According to an analysis published in Pike Research, there are about 450 i geothermal projects under development. The geothermal systemsonce in operation, they will be able to produce 18 GW of electricity.
L'geothermal industry it has only experienced concrete growth in the last few decades. The projects under development involve 64 countries and it is estimated that only 10 percent of the projects involve the construction of latest generation plants, the remaining 90 percent involve the construction of geothermal systems conventional, that is, capable of extracting energy from the most superficial layers of the soil, without carrying out deep drilling procedures as envisaged with the "deep drilling project ".
Why are there still so few so-called "deep drilling project“?
Such advanced geothermal systems are still too little known. Sector experts are scarce as well as investments: few geographic areas are economically ready to face such an evolution, among these is Ireland where the National Energy Authority of Installnda (Orkustofnun), together with four Icelandic company, is completing a project that extracts energy from the subsoil, we are talking about a depth that exceeds 4,000 meters! It may seem strange to you, but Italy is also involved in a project Deep Drilling.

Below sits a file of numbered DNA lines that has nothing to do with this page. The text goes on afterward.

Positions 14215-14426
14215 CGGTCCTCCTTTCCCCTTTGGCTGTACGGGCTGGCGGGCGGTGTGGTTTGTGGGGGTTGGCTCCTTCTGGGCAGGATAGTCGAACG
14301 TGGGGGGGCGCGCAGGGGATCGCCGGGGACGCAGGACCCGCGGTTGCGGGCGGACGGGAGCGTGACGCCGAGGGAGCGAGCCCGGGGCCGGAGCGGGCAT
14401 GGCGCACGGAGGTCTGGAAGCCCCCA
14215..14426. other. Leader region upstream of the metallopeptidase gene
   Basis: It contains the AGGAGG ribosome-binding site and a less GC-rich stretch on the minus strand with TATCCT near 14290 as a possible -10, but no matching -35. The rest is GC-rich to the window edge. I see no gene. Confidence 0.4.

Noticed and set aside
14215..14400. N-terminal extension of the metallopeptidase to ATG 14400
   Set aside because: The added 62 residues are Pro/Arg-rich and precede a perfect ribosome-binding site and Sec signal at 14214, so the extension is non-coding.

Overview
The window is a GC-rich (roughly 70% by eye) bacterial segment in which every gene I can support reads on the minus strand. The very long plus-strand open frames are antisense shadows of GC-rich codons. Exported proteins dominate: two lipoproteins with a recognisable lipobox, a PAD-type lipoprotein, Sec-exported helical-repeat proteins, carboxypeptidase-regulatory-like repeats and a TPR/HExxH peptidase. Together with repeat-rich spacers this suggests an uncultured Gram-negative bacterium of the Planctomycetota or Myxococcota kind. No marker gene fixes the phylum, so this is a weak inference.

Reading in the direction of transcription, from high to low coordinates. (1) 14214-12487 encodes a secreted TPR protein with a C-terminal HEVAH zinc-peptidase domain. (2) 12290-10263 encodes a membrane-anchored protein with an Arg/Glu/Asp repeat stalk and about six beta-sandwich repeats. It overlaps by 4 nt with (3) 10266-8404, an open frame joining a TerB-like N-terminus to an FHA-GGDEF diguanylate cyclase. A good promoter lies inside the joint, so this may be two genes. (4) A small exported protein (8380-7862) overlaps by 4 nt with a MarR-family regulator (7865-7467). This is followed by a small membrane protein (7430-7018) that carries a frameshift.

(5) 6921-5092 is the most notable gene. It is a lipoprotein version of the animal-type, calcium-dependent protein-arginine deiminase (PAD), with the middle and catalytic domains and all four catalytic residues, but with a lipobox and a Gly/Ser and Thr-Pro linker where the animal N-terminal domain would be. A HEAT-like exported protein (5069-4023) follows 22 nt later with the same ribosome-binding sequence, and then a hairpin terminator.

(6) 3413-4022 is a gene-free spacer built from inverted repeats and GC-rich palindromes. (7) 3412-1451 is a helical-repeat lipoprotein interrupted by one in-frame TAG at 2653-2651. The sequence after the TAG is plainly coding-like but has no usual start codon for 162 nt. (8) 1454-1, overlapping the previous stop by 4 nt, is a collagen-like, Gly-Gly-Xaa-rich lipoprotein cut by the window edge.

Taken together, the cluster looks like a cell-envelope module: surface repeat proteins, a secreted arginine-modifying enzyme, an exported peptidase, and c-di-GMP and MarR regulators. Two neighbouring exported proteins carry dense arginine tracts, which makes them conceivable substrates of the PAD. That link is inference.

The Campi Flegrei Deep Drilling Project (CFDDP) is an international scientific research project aimed at understanding the volcanic dynamics, the first drilling phase has already been carried out reaching a depth of 500 meters, the second phase involves reaching a depth of 3 , 5 km. Even if the CFDDP was not born for the production of geothermal energy, there will be many energy implications, in fact the CFDDP aims at the development of advanced technologies for environmental monitoring, development of sustainable and eco-compatible methodologies for the optimal use ofgeothermal energy. When we talk about the Phlegraean Fields we are referring to a geographical area that involves some towns in the province of Naples.
Chile, Indonesia and Kenya are the countries that count the most geothermal systems under development. The United States, in 2012, installed a capacity of 175 MW through geothermal systems but growth plans currently include an imminent addition of over 5,000 MW.
When it comes to renewables, in the collective imagination, thegeothermal energy is counted last. We immediately think of wind and solar energy, yet a geothermal plant is built with much shorter times, the only problem is related to bureaucracy. Governments must adopt more streamlined procedures: it takes 5-7 years to approve a project.